September 19, 2019

Bamboo Is a Giant Grass with a Giant Role in Sustainable Products

White pine is one of the most common timbers used in construction and it is considered a fast grower. For a few years early in its lifespan, and in the right conditions, the tree can peak at 1 meter (36in) of growth per year. Some species of bamboo, on the other hand, can grow that high in a single day. While the pine may mature for commercial harvest within 4-5 decades, bamboo is ready for harvest within 3-7 years, depending on the species and environmental conditions.

See also: Sustainable Building: Changing the Way We Look at Construction Materials

Designers and engineers should take note. Bamboo is a giant, fast-growing grass with mechanical properties that make it an attractive material for construction and products. Bamboo’s strong fibers make it a structural alternative to steel and other materials. Initiatives underway, such as manufacturing plywood out of bamboo, and consumer products like tooth brushes and water bottles, demonstrate the diversity of uses of bamboo in products worldwide.

Bamboo as an engineering material has benefits over materials like steel and hardwood.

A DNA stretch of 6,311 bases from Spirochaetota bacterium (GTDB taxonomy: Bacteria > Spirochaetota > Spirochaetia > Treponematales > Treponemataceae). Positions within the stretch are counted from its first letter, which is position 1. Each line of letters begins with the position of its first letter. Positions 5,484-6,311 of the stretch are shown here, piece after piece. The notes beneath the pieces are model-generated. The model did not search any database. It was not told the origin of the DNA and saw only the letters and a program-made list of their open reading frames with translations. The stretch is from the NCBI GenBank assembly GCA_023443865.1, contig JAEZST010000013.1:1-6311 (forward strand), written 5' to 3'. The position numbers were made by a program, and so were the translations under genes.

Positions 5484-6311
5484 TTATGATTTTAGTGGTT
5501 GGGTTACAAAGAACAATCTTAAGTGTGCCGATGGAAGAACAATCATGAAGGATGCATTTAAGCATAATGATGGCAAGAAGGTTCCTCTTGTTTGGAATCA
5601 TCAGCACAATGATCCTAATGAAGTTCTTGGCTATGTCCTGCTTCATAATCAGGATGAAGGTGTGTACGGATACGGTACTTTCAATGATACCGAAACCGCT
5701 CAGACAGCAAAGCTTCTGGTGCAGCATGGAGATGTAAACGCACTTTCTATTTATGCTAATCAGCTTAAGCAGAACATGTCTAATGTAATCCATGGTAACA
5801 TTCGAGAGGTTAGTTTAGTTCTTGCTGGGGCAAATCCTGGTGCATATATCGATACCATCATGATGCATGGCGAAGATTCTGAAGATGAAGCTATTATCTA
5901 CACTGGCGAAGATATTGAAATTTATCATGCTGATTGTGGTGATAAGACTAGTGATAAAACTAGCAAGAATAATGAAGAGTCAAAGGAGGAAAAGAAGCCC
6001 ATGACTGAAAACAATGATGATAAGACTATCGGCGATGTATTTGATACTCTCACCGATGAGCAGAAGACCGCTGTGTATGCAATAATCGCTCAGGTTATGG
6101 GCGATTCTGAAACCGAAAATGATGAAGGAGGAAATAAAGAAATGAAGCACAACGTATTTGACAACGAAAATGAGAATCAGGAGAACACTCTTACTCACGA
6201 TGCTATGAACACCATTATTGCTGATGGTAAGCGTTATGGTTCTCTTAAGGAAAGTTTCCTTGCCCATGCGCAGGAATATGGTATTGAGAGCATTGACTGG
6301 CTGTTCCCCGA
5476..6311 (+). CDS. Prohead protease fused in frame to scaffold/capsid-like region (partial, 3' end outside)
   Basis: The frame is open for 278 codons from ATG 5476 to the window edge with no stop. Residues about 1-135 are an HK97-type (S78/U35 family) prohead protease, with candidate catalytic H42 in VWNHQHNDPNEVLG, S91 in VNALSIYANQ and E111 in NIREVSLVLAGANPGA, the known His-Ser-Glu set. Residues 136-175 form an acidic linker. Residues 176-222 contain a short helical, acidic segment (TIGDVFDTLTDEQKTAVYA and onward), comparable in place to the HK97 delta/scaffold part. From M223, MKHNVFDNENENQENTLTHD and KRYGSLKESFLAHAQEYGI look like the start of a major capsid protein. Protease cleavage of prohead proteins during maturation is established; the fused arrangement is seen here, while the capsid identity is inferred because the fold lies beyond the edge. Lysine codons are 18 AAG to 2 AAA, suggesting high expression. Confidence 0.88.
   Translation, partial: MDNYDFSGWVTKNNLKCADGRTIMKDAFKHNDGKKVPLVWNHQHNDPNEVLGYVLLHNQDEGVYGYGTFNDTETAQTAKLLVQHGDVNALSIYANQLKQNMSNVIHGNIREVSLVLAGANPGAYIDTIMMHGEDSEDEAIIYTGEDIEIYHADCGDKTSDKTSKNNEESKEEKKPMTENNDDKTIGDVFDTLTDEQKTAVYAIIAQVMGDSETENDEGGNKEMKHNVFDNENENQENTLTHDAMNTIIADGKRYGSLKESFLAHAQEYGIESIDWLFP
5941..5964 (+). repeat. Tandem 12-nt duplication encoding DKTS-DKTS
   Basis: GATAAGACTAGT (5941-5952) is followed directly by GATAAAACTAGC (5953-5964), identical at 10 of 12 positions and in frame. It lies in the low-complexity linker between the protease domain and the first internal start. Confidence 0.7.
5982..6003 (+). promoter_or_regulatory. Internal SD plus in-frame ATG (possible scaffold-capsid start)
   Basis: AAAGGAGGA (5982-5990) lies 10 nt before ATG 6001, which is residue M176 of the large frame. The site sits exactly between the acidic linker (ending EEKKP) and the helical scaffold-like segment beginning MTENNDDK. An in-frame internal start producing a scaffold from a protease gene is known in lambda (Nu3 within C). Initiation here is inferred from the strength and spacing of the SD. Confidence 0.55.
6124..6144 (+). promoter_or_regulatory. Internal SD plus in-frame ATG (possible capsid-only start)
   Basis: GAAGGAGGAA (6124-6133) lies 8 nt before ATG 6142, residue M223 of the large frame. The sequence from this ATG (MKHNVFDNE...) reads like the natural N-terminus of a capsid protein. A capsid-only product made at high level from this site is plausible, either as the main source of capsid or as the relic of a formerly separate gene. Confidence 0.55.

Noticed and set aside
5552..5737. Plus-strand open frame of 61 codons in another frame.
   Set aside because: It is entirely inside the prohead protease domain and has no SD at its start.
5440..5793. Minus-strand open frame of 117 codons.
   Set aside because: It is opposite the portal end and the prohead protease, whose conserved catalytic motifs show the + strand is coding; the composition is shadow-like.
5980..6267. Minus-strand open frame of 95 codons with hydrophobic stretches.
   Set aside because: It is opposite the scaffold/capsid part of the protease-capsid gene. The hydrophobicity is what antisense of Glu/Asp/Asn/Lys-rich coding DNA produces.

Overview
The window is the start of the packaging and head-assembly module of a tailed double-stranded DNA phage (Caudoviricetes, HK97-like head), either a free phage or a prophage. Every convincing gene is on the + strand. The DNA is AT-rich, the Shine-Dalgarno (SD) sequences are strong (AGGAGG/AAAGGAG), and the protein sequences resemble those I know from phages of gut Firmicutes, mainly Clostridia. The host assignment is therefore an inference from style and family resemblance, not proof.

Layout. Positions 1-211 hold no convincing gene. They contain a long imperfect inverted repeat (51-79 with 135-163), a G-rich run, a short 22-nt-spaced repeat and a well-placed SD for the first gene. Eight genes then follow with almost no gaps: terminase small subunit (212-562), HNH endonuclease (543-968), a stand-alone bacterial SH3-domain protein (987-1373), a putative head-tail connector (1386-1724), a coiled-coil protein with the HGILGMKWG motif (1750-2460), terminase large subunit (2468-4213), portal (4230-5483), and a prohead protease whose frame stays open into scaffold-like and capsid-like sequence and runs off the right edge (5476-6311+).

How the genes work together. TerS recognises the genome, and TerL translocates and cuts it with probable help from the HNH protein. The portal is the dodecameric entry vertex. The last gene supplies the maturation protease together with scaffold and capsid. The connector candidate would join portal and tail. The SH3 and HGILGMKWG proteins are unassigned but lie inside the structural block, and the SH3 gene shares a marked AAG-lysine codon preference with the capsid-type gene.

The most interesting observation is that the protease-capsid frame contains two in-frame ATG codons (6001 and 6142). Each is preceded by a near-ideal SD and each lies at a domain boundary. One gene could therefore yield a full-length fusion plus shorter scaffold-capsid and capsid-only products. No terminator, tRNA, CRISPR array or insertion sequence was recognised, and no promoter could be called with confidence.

Bamboo is considered to be a poor man’s timber. Is that really true?

Bamboo as an engineering material has many benefits over other construction materials like steel and hardwood. Professor David Trujillo at Coventry University in Coventry, England, explains how bamboo could solve global problems in housing construction. Bamboo is under recognized as a viable material, he says. As an example of its potential, companies working in the North-East region of India are successful in developing high-quality ply-boards and beams that can be an alternative to steel and other structural materials, such as hard wood.

See also: Building Materials and Methods | E4C’s Essential Online Resources for Professionals

Bamboo may be considered a poor man’s timber, but engineered and industrially processed bamboo is widely used in the construction of corporate houses, airports, and other buildings, according to Professor Pablo Van der Lugt at Delft University of Technology in Delft, Netherlands.  For example, the ceiling at Barajas International Airport (T4), Madrid, designed by Richard Rogers, consists of 200,000 m2 (total area 1,200,000 m2) of gently curved laminated bamboo laths, and it is the largest industrial bamboo project in the world.

Bamboo defies its reputation as the “poor-man’s timber” as it adorns the ceiling at Madrid Barajas Airport in Spain. Photo: Matt Hintsa (CC BY-NC-ND 2.0)

Bamboo is a sustainable material that can replace conventional materials due to its rapid growth rate, improved properties and minimum cost by comparison. A growing body of research demonstrates experimental validation of bamboo’s properties. One study found that bamboo compares favorably to steel in some applications.

Designers have an ethical responsibility to incorporate sustainable materials like bamboo in their products.